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There are many hardworking men and women who keep everything running. One subgroup of these hardworking citizens is those with the General Radiotelephone Operator License (GROL).
The General Radiotelephone Operator License is greeted by the U.S. Federal Communications Commission (FCC). This license is required for the operation of certain radio equipment.
This license is required by those who adjust, maintain, or repair FCC-licensed radiotelephone transmitters in aviation, maritime, and international fixed public radio services. This license is also required by those who need to operate any compulsorily equipped ship radiotelephone station with more than 1,500 watts of peak envelope power, a voluntarily quipped ship, or aeronautical stations with more than 1,00 watts of peak power.
To attain the GROL one must first take a test that lets them demonstrate adequate technical and legal know-how of safe radio operation. Only those with the proper skills will be granted the license.
Due to the versatility, it brings to the workforce the GROL is the FCC’s most popular commercial license. The GROL accounts for about 80% of those issued by the commission. Just like every other FCC commercial license, the GROL is issued for the lifetime of the licensee.
Another positive feature of the GROL is that it commands the same operating authority of the Marine Radio Operator Permit (MROP). A Marine Radio Operator Permit is required for the operation of radiotelephone stations on vessels of more than 300 gross tons as well as vessels that carry more than six passengers for hire in the sea or any coastal/ tidewater area of the United States, Vessels that sail the Great Lakes, and for the operation of certain aviation/coast radiotelephone stations.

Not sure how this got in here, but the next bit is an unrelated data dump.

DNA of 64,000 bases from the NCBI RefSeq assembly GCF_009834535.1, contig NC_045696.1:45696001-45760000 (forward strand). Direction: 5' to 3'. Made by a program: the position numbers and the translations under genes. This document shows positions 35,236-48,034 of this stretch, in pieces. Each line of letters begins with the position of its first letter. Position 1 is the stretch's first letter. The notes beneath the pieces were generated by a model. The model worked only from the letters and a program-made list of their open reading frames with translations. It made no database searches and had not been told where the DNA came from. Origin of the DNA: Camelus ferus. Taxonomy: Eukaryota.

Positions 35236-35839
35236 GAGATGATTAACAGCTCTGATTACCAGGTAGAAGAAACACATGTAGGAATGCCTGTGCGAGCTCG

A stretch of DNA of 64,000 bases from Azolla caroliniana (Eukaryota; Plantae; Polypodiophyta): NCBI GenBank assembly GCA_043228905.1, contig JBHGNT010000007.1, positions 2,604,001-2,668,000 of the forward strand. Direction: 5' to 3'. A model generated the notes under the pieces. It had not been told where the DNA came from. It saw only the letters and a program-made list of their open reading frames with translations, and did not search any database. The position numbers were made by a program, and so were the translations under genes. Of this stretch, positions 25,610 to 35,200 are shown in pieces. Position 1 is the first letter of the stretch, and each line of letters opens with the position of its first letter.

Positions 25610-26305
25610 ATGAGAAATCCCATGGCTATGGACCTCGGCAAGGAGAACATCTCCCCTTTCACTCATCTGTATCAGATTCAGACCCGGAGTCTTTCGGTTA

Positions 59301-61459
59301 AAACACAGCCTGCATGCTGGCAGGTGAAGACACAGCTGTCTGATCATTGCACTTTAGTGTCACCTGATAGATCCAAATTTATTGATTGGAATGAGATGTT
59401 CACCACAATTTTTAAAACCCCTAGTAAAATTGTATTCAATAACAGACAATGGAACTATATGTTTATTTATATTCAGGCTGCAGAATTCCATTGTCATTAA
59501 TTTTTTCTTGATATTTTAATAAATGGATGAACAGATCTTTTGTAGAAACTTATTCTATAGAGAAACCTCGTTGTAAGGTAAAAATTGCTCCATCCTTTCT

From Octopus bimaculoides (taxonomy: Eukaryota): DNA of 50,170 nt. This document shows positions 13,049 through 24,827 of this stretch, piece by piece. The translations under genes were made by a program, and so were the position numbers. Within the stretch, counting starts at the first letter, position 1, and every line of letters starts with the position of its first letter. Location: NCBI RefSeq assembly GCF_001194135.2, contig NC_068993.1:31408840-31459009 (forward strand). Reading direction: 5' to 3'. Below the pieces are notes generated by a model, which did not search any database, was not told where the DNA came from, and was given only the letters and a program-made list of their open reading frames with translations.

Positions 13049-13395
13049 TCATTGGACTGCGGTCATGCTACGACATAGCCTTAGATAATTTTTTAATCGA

For those who want to go even farther with their GROL, an endorsement can be added to it. This endorsement is the “Ship Radar Endorsement.” This endorsement allows the holder to install, service, and maintain Radar systems on vessels.
The first Commercial operator licenses were issued by the Department of Commerce and later by the Federal Radio Commission under the Authority of the Radio Act of 1927. Many with these Licenses serve in the military keeping out communications equipment online and installed. Without those who have a GROL, our system would not function.
In honor of those who serve our nation, we have made this patch for anyone who wants to show off that they are essential competent in what makes our system work. The General Radiotelephone Operators License (GROL) is required to adjust, maintain, or internally repair any FCC licensed radiotelephone transmitters in the aviation, maritime, and international fixed public radio services. This patch denotes the FCC logo as well as the radar endorsement that is typically given at the same time as the base certification.
The patch is made in subdued OCP uniform colors.
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